Speaking of women who are slightly bonkers, Lucy finally had her baby. You had to feel a little sorry for her, going through everything alone while Nelson’s off hating himself at the hospital with Agent Clarkson. But leave it to Lucy to make as beautiful a thing as childbirth just as disgusting as, well, everything else she touches. But the real fun starts when Nelson comes home with a doctor and finds Rose helping with Lucy and the baby. She takes all that about as well as you’d expect. Surprisingly enough, Nelson’s assurances that he did what he did for Rose doesn’t do anything to make her feel better. I suppose something like this had to happen, and I admit that Nelson is crazy to the point that watching this carefully laid plan of his blow up in his face is kind of satisfying. I just hope that all of what we’re seeing somehow plays into the season’s larger story, because right now it seems like Nelson’s off in his own show.
So things seem to be going a little better with Nucky’s case. After figuring out a way to gets the feds involved, it’s only a matter of finding a prosecutor to come in and half-ass things. And for a little while, things seem to be going according to plan. That’s until Senator Edge pays a visit to Harry Daugherty and threatens to derail his new Veterans Bureau unless he fires Nucky’s prosecutor and brings in someone who will really go after him.
And it looks like things aren’t going to get any better for him, at least in the long term. After working out terms with Rothstein for bringing in booze through Philadelphia and then into Atlantic City, Lucky Luciano and Meyer Lansky are ambushed moving a shipment in the middle of the woods by Jimmy and Manny Horvitz. But rather than kill each other, they’re able to come to an agreement: Jimmy and Manny will let Luciano and Lansky through. They’ll let Nucky and Rothstein have their booze money, and they’ll go in together and sell heroin. Whitlock told Jimmy that not every insult required a response, and Jimmy’s decided to forgo this one for a bigger payoff later. “Can’t kill everyone,” Jimmy tells Manny, “not good business.” Last week, Nucky told Jimmy he didn’t think he understood the rules of the game they were both playing. But now, it looks like Jimmy’s starting to play on Nucky’s level.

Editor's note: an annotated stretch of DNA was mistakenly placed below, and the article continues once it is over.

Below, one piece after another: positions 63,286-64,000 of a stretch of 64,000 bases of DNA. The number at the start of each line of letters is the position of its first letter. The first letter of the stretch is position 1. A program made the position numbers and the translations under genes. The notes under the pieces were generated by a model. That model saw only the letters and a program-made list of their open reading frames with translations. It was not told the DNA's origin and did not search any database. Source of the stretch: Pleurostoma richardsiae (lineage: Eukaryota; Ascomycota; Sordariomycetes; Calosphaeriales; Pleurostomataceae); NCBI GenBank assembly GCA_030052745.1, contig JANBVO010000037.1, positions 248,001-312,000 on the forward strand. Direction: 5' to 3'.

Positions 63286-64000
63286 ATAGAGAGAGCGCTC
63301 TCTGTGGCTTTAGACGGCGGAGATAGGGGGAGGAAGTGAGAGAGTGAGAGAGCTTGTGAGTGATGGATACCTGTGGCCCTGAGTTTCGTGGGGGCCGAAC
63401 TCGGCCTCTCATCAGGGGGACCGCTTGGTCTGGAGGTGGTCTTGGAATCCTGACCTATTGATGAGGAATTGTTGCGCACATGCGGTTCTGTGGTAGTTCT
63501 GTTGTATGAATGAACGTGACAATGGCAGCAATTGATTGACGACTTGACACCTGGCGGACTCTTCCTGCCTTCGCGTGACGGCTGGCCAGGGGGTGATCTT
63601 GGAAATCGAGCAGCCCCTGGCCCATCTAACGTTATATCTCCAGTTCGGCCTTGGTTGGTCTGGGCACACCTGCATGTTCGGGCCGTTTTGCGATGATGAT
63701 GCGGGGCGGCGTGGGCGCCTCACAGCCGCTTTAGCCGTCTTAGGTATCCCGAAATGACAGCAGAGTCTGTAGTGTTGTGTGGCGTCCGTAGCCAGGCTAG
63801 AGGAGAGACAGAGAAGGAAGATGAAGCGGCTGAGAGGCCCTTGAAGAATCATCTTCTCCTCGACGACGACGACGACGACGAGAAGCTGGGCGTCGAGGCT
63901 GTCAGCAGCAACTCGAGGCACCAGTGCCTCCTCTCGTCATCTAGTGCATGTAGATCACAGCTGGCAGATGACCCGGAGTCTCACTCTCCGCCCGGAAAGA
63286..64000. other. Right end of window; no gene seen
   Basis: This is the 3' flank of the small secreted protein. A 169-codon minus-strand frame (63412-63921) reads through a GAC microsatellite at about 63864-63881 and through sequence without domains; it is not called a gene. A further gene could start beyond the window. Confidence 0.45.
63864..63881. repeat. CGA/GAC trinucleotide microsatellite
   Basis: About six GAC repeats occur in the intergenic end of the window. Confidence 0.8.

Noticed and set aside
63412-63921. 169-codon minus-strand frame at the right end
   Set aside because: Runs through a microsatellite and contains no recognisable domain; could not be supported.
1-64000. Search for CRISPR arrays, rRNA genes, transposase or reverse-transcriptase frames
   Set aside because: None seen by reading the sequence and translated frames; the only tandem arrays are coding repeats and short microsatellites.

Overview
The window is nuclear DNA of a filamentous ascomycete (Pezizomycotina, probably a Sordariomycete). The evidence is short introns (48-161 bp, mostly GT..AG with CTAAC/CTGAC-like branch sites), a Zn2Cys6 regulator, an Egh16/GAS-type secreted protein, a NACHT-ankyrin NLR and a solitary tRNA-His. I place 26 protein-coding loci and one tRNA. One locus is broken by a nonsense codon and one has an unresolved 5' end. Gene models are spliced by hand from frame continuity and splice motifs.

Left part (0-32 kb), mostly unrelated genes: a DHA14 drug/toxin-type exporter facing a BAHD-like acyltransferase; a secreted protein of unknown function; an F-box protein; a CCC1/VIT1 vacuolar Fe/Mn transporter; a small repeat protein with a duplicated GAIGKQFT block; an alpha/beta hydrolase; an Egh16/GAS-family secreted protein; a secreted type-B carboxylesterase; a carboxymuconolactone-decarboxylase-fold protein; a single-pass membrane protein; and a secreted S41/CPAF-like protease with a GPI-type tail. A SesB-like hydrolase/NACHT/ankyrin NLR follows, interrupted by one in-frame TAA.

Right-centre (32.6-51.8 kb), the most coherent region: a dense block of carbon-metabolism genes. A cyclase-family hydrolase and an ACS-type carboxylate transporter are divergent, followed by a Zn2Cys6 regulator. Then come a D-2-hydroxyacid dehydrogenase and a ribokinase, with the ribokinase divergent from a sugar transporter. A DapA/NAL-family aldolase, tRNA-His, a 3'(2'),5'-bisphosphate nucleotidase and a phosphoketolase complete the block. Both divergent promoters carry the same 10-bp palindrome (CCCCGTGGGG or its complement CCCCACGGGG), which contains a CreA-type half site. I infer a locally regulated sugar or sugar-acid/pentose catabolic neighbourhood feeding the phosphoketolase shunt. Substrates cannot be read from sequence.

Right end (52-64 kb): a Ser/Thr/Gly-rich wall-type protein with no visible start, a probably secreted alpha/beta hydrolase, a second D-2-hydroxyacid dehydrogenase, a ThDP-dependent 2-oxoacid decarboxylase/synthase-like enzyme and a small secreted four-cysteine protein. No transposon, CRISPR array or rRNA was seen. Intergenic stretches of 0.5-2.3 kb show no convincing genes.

After watching this week’s cold open, I had a terrible thought. What if the show’s budget had been cut to the point that the writers were being forced to show us moments like this? Moments pre-apocalypse that could be filmed relatively cheaply, interesting enough in and of themselves but ultimately not relevant to the larger story.
It was a knee-jerk reaction, and considering the other things the show is doing, I doubt their financial woes have gotten that bad. And after watching the entire episode, that opening scene wasn’t completely irrelevant. It illustrated some of the problems that have plagued Rick and Lori’s marriage, and asks whether the zombie situation has helped them realize what’s important in life, or only swept things under the rug. It wasn’t perfect. The Walking Dead hasn’t reached Breaking Bad levels of poignancy, but how many shows can?
Whatever their problems, everything’s been put on hold this week as Rick and Shane race to save Carl’s life after he caught that bullet at the end of “What Lies Ahead.” We’re never really introduced to Otis, the man who pulled the trigger. We first catch sight of him as he, Rick and Shane are running to Hershel’s farm. I understand that less is more and that a general rule in screenwriting is to get in late and get out early, but I thought this whole thing felt a little wonky. If you haven’t read the comics, there’s a lot you need to piece together in those first few seconds. But we’re quickly past that and introduced to a whole new set of characters. On the surface, they seem like a nice enough lot. Once they spot Rick running toward their farm with a dying Carl in his hands and see that he hasn’t been bit, they’re eager to help him. And when they see that his injuries are worse than they thought and that they’ll need to go out to collect medical supplies, Otis is the first one to volunteer to go with Shane and show him the way. Who knows how long this will last. But for now it seems as if Rick and co. have found a place where they can stop and catch their breath.